IRC Podcast Transcript, Jill Bernard, 2010-02-16
Introduction: Get the adult out so that the kid can play.
Kevin Mullaney: Hello and welcome to the Improv Resource Center Podcast. I'm Kevin Mullaney, your host and today we're going to be talking to another improviser about some of the exercises and techniques she uses in her classes and rehearsals. Today our guest is Jill Bernard of Huge Improv and Comedy Sportz in Minneapolis. Welcome to the show.
Jill Bernard: Thanks.
KM: So, let's just dive right in and talk a little bit about some of the exercises you use. What's an exercise that you use in your classes or rehearsals that you particularly enjoy doing? Or you think brings out good work in your students?
JB: I'm in love with a game I invented called Loser Ball. What happens is the students stand in a circle and you have either an imaginary ball or it's a good with a beach ball. There are only two rules to Loser Ball. Number one: you cannot catch the ball. Number two: you must unbelievably supportive of your teammate's inability to catch the ball. So people throw the ball, and you're like, "It's coming to you, Kevin! You can do it!" Then you miss it and we all go, "WOO! Good job, Kevin! So close! You almost got it! Next time, buddy!"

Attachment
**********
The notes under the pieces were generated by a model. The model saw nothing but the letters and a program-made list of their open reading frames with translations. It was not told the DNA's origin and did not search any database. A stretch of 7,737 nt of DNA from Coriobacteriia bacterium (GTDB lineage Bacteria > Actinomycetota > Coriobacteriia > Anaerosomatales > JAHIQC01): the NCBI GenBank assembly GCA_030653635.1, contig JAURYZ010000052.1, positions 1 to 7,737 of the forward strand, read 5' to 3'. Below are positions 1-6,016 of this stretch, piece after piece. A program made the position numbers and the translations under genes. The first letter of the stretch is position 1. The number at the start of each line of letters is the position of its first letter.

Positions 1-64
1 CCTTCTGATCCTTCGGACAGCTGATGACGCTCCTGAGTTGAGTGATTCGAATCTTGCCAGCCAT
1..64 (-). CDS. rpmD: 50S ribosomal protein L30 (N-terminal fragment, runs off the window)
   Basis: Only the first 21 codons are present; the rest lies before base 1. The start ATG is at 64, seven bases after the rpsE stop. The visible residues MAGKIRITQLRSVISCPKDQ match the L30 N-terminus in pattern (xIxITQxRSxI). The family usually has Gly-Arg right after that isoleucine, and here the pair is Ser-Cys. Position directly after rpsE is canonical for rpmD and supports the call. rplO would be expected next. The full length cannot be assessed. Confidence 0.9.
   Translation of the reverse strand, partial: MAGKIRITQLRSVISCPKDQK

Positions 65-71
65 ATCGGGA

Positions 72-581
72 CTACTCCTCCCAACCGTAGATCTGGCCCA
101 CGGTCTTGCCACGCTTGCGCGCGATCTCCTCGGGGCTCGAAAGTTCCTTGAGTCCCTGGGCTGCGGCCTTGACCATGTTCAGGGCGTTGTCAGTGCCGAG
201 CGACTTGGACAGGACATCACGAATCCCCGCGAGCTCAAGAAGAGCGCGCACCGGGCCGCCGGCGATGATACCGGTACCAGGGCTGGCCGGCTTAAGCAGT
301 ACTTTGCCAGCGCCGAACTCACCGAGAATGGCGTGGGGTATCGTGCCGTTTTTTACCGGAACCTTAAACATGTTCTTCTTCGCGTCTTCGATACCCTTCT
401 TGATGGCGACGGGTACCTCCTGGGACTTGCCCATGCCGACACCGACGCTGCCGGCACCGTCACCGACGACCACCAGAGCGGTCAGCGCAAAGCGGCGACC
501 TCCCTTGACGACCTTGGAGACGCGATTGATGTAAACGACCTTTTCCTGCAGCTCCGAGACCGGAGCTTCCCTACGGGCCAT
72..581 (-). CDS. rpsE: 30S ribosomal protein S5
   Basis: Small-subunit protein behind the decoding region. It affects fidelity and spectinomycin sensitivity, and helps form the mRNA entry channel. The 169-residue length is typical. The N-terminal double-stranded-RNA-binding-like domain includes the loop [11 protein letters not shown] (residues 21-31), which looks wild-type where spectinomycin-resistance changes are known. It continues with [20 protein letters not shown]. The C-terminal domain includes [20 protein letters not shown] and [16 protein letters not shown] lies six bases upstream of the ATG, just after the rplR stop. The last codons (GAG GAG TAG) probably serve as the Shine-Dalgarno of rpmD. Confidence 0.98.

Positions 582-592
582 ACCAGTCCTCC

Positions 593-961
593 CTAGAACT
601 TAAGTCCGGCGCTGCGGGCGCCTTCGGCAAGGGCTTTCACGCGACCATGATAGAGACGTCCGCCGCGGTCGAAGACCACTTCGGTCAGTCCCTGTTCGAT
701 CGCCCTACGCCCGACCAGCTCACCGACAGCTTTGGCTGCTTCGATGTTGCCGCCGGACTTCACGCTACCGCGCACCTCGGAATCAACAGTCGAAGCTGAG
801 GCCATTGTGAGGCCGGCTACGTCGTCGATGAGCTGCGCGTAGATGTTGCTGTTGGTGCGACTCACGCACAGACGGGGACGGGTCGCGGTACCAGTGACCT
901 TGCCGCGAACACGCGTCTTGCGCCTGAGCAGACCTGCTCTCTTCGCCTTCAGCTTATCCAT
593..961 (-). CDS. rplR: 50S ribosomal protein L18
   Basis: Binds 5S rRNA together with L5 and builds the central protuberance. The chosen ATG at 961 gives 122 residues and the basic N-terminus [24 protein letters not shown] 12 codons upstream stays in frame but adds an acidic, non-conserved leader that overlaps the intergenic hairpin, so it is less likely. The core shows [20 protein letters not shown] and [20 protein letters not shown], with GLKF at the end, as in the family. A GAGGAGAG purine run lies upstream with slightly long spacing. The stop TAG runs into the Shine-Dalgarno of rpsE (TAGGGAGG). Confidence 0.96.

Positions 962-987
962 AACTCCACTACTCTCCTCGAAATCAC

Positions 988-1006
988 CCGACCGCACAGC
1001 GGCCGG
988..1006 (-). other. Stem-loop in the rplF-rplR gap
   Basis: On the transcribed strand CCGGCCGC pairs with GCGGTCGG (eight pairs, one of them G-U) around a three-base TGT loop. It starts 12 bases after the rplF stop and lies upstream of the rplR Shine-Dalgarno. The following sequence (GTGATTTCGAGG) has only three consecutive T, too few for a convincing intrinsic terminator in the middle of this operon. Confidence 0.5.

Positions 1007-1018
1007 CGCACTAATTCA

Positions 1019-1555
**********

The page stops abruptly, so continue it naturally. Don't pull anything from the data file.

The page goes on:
KM: So it's a little bit like being little league parents or something?
JB: Yes, it is. It's a lesson in losing gracefully and not even gracefully. Losing enthusiastically. Because a lot of the times when people improvise, the reason they're not able to get their character into an interesting situation is because they themselves are keeping themselves too precious. They're trying to keep themselves safe. So I train people to be not only cool with failure, but super enthusiastic about messing up and know that your teammates are going to be down on you. Know that you're not going to let anyone down. They're just equally super enthusiastic. I think I made up those talking points after the fact, though. Mainly I invented the game because it was so entertaining to me.